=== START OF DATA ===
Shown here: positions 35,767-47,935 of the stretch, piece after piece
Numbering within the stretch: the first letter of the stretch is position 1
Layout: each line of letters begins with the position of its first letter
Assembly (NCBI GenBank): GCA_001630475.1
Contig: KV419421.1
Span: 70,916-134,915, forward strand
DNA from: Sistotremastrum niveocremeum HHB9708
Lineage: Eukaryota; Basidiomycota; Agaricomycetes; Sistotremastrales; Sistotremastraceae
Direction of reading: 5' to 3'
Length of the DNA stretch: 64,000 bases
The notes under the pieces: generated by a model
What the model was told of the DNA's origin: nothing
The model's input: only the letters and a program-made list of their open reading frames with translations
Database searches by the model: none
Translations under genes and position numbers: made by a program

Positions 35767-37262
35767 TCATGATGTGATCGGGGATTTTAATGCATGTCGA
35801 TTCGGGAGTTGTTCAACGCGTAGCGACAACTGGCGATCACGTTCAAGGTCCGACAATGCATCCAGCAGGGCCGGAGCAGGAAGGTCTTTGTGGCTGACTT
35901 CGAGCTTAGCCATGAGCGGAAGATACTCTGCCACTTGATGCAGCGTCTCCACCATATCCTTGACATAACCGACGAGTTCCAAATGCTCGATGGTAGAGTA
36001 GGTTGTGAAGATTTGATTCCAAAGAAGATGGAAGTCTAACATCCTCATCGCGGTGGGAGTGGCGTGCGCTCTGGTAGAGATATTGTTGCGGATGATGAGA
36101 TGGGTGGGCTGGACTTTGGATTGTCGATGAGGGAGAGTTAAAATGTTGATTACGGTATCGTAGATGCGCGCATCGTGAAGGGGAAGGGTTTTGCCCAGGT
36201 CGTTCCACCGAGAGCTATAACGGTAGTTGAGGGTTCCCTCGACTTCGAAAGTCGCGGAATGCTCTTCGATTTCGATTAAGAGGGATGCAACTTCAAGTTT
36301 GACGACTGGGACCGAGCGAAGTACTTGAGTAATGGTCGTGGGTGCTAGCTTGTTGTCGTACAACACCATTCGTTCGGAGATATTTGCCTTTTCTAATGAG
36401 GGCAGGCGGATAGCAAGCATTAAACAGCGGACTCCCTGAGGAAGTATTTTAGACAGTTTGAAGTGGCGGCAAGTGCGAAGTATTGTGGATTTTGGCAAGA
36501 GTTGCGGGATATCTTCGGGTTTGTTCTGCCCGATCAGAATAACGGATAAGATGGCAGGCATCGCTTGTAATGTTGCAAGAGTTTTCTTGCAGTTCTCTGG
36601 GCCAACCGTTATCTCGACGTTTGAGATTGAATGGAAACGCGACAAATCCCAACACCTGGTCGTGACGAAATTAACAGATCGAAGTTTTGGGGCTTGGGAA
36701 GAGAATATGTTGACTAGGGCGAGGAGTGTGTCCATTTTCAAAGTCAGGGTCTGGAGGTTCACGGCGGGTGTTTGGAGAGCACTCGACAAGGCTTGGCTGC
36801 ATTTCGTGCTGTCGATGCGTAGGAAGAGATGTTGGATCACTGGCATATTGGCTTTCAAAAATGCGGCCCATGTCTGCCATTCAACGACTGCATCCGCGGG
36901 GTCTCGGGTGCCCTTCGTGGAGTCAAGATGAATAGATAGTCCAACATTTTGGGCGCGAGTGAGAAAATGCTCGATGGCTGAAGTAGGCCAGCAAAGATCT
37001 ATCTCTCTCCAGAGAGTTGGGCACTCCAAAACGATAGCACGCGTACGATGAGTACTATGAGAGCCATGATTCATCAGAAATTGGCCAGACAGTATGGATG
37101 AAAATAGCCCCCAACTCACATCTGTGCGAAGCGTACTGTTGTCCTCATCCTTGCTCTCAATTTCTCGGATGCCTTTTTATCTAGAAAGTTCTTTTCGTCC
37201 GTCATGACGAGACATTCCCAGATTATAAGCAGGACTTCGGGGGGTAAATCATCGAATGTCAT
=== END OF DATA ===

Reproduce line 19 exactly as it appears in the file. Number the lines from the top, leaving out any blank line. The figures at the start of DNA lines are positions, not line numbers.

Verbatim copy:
35901 CGAGCTTAGCCATGAGCGGAAGATACTCTGCCACTTGATGCAGCGTCTCCACCATATCCTTGACATAACCGACGAGTTCCAAATGCTCGATGGTAGAGTA